For much of the past twenty years of America’s post-9/11 wars, the US military worked to build capable and effective security forces in Iraq and Afghanistan. This mission took on various guises: there were special operations forces conducting foreign internal defense, one of their core activities. In Iraq, military transition teams were and national police transition teams. Conventional forces conducted patrols and missions with partner forces. And ultimately, the US military services created dedicated jobs and entire units to the task—the Air Force’s air advisors and the Army’s security force assistance brigades, for example.
And yet, in both Iraq and Afghanistan, US efforts struggled to overcome challenges and build capable partner forces. In the wake of those struggles, there is an important discussion taking place about what role security force assistance should play for the United States in the very different strategic environment that is taking shape. Will it be a mission that the US military be required to do in order to compete with Russia and China? Or will it become tangential to US preparations for large-scale combat operations? And given the obstinate challenges confronted over the past two decades, what needs to happen to achieve better outcomes in the future?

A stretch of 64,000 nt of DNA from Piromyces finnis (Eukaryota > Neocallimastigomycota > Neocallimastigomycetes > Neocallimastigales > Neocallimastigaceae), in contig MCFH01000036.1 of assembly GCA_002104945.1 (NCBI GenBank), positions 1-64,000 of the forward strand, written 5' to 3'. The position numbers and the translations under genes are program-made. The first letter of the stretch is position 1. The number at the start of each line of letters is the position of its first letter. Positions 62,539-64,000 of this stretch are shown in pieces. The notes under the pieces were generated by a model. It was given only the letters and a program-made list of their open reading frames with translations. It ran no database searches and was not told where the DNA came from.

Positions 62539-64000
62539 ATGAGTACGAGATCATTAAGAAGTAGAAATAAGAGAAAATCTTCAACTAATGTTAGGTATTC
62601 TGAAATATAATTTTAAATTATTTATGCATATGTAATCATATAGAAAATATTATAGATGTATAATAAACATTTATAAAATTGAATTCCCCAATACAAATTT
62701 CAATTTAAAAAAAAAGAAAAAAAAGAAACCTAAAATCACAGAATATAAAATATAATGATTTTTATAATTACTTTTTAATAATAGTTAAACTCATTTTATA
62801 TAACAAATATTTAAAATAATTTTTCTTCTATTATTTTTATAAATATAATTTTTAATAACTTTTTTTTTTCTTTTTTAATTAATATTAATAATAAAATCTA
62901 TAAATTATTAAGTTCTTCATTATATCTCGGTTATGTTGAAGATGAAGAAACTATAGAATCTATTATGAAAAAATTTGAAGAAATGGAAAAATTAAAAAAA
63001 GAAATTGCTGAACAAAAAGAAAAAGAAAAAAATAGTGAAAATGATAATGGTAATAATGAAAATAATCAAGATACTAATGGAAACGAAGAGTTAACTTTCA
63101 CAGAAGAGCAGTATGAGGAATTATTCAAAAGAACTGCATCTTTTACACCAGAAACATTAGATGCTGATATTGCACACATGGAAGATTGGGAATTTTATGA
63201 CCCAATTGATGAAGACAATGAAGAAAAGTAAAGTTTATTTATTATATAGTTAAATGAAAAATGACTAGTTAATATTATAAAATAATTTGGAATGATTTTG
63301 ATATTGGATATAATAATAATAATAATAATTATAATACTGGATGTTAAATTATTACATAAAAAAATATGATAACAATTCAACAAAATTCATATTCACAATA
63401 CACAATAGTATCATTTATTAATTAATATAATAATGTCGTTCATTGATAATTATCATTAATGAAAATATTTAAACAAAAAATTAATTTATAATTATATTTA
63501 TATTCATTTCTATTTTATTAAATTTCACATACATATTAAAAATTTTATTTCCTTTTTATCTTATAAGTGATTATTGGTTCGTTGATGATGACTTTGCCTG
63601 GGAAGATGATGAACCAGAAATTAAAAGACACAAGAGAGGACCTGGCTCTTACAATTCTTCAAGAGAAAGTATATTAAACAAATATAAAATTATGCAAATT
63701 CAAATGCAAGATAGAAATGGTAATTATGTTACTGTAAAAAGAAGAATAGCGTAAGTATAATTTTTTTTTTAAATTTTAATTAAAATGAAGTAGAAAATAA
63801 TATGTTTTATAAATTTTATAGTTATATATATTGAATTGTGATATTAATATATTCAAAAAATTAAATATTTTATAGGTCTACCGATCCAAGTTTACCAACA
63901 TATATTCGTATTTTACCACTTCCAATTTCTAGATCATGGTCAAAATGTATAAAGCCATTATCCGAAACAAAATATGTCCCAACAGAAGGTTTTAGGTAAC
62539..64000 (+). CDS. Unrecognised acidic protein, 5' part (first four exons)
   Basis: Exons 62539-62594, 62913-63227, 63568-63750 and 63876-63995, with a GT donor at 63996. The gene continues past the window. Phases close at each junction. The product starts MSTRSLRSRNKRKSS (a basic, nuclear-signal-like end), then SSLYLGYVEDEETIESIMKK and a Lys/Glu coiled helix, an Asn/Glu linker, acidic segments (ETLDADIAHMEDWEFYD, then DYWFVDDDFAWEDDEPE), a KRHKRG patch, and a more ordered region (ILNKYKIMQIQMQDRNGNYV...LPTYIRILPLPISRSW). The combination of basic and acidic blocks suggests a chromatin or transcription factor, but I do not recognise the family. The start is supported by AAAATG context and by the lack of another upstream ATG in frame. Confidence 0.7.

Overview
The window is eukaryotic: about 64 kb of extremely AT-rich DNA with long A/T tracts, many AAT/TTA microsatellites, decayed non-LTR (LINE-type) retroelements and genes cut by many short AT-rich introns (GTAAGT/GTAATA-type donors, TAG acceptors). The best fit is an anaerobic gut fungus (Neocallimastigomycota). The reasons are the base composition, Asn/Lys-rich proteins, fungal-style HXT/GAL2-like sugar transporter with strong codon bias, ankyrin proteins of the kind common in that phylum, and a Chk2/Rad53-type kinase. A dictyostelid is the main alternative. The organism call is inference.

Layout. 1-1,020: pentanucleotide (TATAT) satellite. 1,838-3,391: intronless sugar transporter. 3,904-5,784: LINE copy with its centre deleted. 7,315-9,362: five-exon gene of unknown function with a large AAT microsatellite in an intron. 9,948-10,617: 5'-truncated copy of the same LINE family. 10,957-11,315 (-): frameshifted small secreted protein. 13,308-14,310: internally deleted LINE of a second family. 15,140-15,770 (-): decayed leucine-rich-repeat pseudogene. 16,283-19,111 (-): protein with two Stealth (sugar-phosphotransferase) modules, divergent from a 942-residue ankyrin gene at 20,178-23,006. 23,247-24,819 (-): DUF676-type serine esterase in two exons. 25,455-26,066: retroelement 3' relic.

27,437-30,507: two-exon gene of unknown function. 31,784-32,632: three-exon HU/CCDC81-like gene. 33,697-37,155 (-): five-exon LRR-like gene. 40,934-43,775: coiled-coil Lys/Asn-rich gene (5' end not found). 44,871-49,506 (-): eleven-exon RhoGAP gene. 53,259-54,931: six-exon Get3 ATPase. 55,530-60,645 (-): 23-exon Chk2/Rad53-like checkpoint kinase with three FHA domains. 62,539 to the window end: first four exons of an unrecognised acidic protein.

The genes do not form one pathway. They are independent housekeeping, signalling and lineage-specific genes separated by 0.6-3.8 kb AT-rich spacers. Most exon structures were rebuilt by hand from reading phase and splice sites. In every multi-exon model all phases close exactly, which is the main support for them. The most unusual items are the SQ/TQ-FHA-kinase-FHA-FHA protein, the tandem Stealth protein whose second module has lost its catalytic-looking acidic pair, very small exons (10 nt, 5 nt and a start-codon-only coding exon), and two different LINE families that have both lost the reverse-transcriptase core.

Will Reno, a professor and chair of the Political Science Department at Northwestern University, and Franky Matisek, an Air Force officer and associate professor in the US Air Force Academy’s Military and Strategic Studies Department, have researched the topic deeply, including conducting hundreds of interviews in the field. They join this episode of the MWI Podcast to discuss their findings.
Listen to the full conversation below, and if you aren’t already subscribed to the MWI Podcast, be sure to find it on Apple Podcasts, Stitcher, or your favorite podcast app so you don’t miss an episode!
Image credit: Kay M. Nissen, NATO